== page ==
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A Sea King hat trick

TRACK AND FIELD: Corona del Mar's girls win their third straight CIF title in Division III at Cerritos.

May 20, 2007|By Soraya Nadia McDonald

NORWALK— Shelby Buckley is not slow.

Certainly not on a track, and not in the academic sense either.

Buckley, who qualified for the CIF Southern Section Masters meet and helped Corona del Mar win its third straight CIF title, is a bit of an anomaly these days.

Newspapers such as the New York Times have documented the increased pressure that has been put on the shoulders of modern high school girls to do it all: earn a four-point-something grade point average, be the best in a sport or activity, even have a perfect relationship, if they can find the time to have one at all.

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And when that's all over, there's still the matter of getting into a top-tier institution as the Ivy Leagues are mailing more and more rejection letters.

But Buckley, a junior, is making her own path off the track by doing something that would mortify many parents: this year she didn't sign up for any Advanced Placement courses.

Not one.

She's not a slacker, and she's not an underachiever. Buckley took first place and set a record in the Division III 1,600 meters, with a time of four minutes and 48.69 seconds, nearly four seconds (4:52.38) quicker than the previous record that had stood for 17 years. And, She won the 800 in 2:09.66 Saturday at Cerritos College. Sarah Cummings, the Princeton-bound senior, was also a CIF champ, winning the 3,200 in 10:45.16.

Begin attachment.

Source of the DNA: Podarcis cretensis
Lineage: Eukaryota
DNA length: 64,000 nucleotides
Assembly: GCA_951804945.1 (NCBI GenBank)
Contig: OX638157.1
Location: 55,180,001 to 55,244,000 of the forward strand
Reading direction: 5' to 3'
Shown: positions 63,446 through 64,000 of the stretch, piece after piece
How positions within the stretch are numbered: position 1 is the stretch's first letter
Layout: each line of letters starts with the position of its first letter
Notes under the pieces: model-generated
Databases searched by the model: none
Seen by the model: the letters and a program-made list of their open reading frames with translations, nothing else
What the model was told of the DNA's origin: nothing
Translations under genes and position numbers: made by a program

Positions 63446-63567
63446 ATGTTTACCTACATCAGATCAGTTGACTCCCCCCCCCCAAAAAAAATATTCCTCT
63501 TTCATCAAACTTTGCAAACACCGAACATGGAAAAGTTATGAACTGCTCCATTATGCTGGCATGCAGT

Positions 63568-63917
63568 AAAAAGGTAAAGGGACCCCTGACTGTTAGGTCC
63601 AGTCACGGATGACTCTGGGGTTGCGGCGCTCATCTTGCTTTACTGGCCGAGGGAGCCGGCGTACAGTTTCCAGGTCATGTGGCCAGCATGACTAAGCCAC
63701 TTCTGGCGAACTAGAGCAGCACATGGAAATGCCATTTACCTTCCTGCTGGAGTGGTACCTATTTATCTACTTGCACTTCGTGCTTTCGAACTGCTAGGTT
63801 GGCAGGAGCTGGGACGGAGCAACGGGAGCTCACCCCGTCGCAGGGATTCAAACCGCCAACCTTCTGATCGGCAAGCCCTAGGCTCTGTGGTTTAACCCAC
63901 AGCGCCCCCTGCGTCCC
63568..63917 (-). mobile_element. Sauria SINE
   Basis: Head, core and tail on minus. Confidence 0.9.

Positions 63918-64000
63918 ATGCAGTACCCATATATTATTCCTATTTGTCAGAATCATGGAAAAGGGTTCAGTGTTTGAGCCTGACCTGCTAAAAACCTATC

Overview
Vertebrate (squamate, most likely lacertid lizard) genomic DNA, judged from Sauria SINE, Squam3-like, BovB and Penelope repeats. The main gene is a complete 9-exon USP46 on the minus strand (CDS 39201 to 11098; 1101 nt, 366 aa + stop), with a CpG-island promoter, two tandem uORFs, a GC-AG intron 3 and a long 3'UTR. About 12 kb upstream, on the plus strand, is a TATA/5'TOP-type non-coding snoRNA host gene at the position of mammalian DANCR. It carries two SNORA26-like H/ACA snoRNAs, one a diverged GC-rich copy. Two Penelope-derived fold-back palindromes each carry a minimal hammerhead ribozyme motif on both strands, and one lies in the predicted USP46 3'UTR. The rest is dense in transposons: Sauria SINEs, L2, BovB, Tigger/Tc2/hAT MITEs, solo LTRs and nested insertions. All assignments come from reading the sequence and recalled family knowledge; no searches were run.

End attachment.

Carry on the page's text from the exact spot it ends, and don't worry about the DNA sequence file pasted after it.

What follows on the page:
Their performances advanced them to next week's Masters Meet, also at Cerritos College.

Instead of turning into a frenzied, college-admission-obsessed teen, Buckley is simply herself.

"I'm taking an honors class," Buckley said, shrugging. "But yeah, no AP's, just 'cause."

At finals, she sat underneath the CdM tent reading John Steinbeck's East of Eden for English class.

She wants to study English or history. Fashion design is a possibility if she can find a school that allows her to run track and study fashion. That leaves Parsons the New School for Design out of the question, but so far Buckley has her eye on UCLA.

Corona del Mar has multiple students accepted to Princeton and Harvard during the course of a school year. Hilary May, who finished third in the 1,600 meters (4:54.95), will study world history at Harvard this fall.

"I'm smart, but I'm not brilliant like all these other girls," Buckley demurred.

Track coach Bill Sumner had a slightly different opinion.

"She is brilliant," Sumner said. "She's brilliant in her own little way. Her confidence doesn't match her ability."

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